The idea of using viruses to kill disease-causing bacteria is not new. But fine-tuning them to attack specific bacteria is time-consuming and expensive. Now, biological engineers have devised a system that makes it much easier to tweak the genomes of bacteria-eating viruses to target specific pathogens.
At the heart of the “mix-and-match” system is a standardized genetic scaffold of a bacteriophage – a virus that “eats” bacteria. The idea is that by swapping genes in and out of the scaffold, scientists will be able to custom-build phages to target any type of pathogenic bacteria.
The new system is the creation of a team from Massachusetts Institute of Technology (MIT) and features in a paper published in the journal Cell Systems.
Senior author Timothy Lu, an associate professor of electrical engineering and computer science and biological engineering, says:
“These bacteriophages are designed in a way that’s relatively modular. You can take genes and swap them in and out and get a functional phage that has new properties.”
He and his colleagues hope the system will help make phages that kill bacteria for which there are no effective antibiotics.
They also see it being useful in other areas – for example, to “edit” mixed populations of bacteria, such as those found in the gut. The human digestive tract is home to trillions of bacterial cells. Some of the species in this gut microbiome are friendly and help digestion, but others cause disease.
Hitting the gut with antibiotics to kill the bad bacteria would also kill the friendly ones. There is a need for a tool that goes in and selectively kills only the bad ones.
“Antibiotics can kill off a lot of the good flora in your gut,” Prof. Lu explains. “We aim to create effective and narrow-spectrum methods for targeting pathogens.”
Prof. Lu says first they plan to remove certain members of the bacterial colonies to see what role they play in the gut microbiome. Then:
“In the longer term you could design a specific phage that kills that bug but doesn’t kill the other ones, but more information about the microbiome is needed to effectively design such therapies.”
Many bacteriophages are made of a head region attached to a tail that latches onto the target. For their study, the team began with a family of phages known as T7. These naturally attack Escherichia coli. By swapping genes in the tail, they created phages that target several types of bacteria.
“You keep the majority of the phage the same and all you’re changing is the tail region, which dictates what its target is,” says Prof. Lu.
So far, the only phages approved by the Food and Drug Administration (FDA) have been for treating food products. For example, FDA-approved purified phages can be used as an antimicrobial additive in ready-to-eat meat and poultry products to protect against Listeria.
Isolating naturally-occurring phages suitable for medical use from sewage and soil is tedious and time-consuming. Also, because the different types have varied genome organizations and life cycles, they pose a challenge for regulatory approval and clinical use.
By devising a standardized genetic scaffold for their phages, the MIT team believes they have created a more streamlined process, where you only need to swap a few genes to fine-tune the phages to seek out different targets.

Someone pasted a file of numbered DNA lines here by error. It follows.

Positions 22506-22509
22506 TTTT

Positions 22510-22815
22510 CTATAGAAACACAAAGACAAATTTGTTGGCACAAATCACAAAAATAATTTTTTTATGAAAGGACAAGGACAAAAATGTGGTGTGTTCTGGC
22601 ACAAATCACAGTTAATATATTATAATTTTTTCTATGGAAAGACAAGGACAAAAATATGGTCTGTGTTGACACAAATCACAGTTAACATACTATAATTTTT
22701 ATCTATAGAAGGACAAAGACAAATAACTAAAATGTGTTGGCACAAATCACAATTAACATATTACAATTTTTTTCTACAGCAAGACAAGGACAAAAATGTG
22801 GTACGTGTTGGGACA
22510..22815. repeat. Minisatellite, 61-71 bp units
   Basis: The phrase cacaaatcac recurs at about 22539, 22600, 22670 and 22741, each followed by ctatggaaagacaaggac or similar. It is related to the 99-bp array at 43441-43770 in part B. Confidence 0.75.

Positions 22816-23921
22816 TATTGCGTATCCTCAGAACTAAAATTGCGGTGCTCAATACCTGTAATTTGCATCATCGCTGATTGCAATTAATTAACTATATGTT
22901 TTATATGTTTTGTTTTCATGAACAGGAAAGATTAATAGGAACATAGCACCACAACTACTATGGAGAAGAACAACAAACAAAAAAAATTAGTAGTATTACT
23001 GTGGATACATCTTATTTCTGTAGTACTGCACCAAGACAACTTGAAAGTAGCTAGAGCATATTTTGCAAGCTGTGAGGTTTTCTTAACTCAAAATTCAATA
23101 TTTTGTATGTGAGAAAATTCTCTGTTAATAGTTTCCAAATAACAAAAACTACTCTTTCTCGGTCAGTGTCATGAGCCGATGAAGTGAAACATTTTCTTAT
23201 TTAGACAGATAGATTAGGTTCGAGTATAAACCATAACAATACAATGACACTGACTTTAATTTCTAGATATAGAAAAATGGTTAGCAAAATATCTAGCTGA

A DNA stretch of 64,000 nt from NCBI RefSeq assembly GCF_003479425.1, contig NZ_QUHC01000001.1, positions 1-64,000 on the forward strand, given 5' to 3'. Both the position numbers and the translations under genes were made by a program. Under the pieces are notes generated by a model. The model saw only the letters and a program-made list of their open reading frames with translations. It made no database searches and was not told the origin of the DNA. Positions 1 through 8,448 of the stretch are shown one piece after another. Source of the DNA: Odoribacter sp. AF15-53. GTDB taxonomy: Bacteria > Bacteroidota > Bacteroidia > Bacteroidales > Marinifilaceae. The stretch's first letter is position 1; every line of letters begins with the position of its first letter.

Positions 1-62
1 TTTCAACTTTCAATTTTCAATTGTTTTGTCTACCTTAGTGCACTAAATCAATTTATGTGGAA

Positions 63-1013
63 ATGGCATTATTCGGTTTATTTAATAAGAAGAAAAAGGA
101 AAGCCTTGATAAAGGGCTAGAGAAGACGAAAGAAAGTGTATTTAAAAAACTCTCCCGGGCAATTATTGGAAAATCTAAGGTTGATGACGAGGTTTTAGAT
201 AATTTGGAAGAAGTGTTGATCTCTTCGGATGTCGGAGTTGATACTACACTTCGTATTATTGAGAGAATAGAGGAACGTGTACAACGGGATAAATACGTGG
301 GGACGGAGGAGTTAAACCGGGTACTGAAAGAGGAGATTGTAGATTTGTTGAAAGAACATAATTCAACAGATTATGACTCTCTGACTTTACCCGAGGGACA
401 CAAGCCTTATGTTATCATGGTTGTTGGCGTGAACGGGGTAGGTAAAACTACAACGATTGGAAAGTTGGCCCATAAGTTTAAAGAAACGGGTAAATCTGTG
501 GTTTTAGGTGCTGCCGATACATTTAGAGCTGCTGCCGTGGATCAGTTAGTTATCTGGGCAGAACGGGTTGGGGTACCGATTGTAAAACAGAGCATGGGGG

The researchers searched databases of phage genomes to find sequences that code for the tail of T7, which is known as gp17. Once they found them, they then devised a new way to genetically engineer the T7 genome to make the swapping less laborious.
They found that inserting the viral genome into a yeast cell – where it sits like an “artificial chromosome” alongside the yeast’s own genome – makes it more accessible for gene-swapping, as Prof. Lu explains:
“Once we had that method, it allowed us very easily to identify the genes that code for the tails and engineer them or swap them in and out from other phages. You can use the same engineering strategy over and over, so that simplifies that workflow in the lab.”
In the study, the MIT team showed they could engineer phages that target strains of Gram-negative bacteria, including Yersinia, Klebsiella and E. coli.
There are few new antibiotics against Gram-negative bacteria, which include microbes that cause many human respiratory, urinary, and gastrointestinal conditions, such as pneumonia, gastritis, sepsis and Legionnaires’ disease.
The new mix-and-match system also overcomes another difficulty with using phages to treat disease. Phages tend to infect a limited number of bacterial strains, so finding the right ones for specific diseases takes time, and even then they may not exist.
David Bikard, a microbiologist at the Institut Pasteur in Paris, France, who was not involved in the study, comments on the work:
“This is a big step in the development of phage therapies with predictable outcomes and a good demonstration of what synthetic biology approaches will bring to medicine in the near future.”
The team also plans to devise phages for other applications such as spraying crops or disinfecting food. As the phages would be based on an identical genetic scaffold, it should greatly speed up the regulatory approval process, Prof. Lu concludes.
The study follows one by another MIT team that Medical News Today reported earlier this year. In that study, the researchers engineered particles called phagemids to enter and kill bacteria without bursting them so they do not release toxins that can produce nasty side effects.